Selfie-Loving Thief Caught After Selfies Uploaded on Owner’s Facebook Account

Facebook AppDENVER – An iPhone thief’s love for posting selfies has gotten her in trouble with her mother, a stranger and the Law.

The 17-year old thief’s non-stop self-portraits automatically posted simultaneously on the iPhone owner’s Facebook account, proving solid-proof of her thievery. The photos were good enough for local Denver police to start circulating around the area.

The suspect’s mother caught wind of her daughter’s crime and retrieved the phone from the minor, who remains anonymous up to date.

The phone’s owner, Rawley Bingham, 23, was clueless of the fact her phone’s thief was so young. According to Bingham, she was out at a bar last March 21 at around 2 AM when a woman approached her and got strangely close.

“She leaned in to say something into my ear. Things were loud, and I felt a tug on my purse,” Bingham said. Before she could respond properly, Bingham’s iPhone and the thief were both gone.

Bingham, who said she doesn’t mind the temporary disconnection from the internet, believed her phone was gone for good until she logged in her Facebook account. Once she saw the thief’s selfies on her wall, her hopes were raised.

“It actually becomes a lot more plausible for me to get it back when she starts posting selfies,” Bingham said.

Unbeknownst to the thief, Bingham’s phone is set to send all photos to her private folder on Facebook. She has the option to post them online or not.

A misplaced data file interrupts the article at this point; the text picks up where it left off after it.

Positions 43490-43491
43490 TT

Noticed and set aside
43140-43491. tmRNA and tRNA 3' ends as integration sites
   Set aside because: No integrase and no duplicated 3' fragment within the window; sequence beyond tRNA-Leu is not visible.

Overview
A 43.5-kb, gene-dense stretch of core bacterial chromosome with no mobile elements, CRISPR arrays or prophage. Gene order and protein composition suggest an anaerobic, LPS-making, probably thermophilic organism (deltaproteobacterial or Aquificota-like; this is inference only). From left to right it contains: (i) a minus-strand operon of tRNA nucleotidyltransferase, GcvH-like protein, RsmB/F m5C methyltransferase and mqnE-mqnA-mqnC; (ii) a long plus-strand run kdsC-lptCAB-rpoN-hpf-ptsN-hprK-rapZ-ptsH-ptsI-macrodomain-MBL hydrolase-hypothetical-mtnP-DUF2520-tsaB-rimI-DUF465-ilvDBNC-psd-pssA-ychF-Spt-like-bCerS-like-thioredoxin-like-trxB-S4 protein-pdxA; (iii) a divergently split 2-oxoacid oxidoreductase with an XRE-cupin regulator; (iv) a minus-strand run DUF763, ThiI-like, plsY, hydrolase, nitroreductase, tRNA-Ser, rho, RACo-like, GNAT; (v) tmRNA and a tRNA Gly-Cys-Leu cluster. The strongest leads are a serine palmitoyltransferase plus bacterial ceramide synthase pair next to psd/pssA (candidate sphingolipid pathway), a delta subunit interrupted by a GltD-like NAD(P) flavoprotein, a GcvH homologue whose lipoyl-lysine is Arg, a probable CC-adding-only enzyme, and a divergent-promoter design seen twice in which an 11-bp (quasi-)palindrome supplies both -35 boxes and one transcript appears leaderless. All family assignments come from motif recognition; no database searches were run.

By Monday, the thief posted 13 selfies on Bingham’s account. She remember running into the woman at the bar.

“There were just a lot of selfies of her around downtown Denver,” Bingham said, “She had a great Sunday.”

Bingham received reports from friends of the thief using Bingham’s Facebook app to respond to them. In retaliation, she posted a status update about an impostor using her stolen phone. When one of her friends texted the number, asking for a ride, the thief responded she would pick the friend up. She never did.

Bingham visited the Denver police for her case. Initially, results were disappointing. The officers called the thief, who replied saying that the phone would be returned soon. But no phone was returned.

The Metro Denver Crime Stoppers began offering monetary awards up to $2,000 for any information regarding the young thief. Her mother, who talked to KUSA-TV, said her daughter gave the stolen phone and she is planning to turn it over to the police on Friday.

Denver officials remain uncertain whether the 17-year old will be charged with thievery.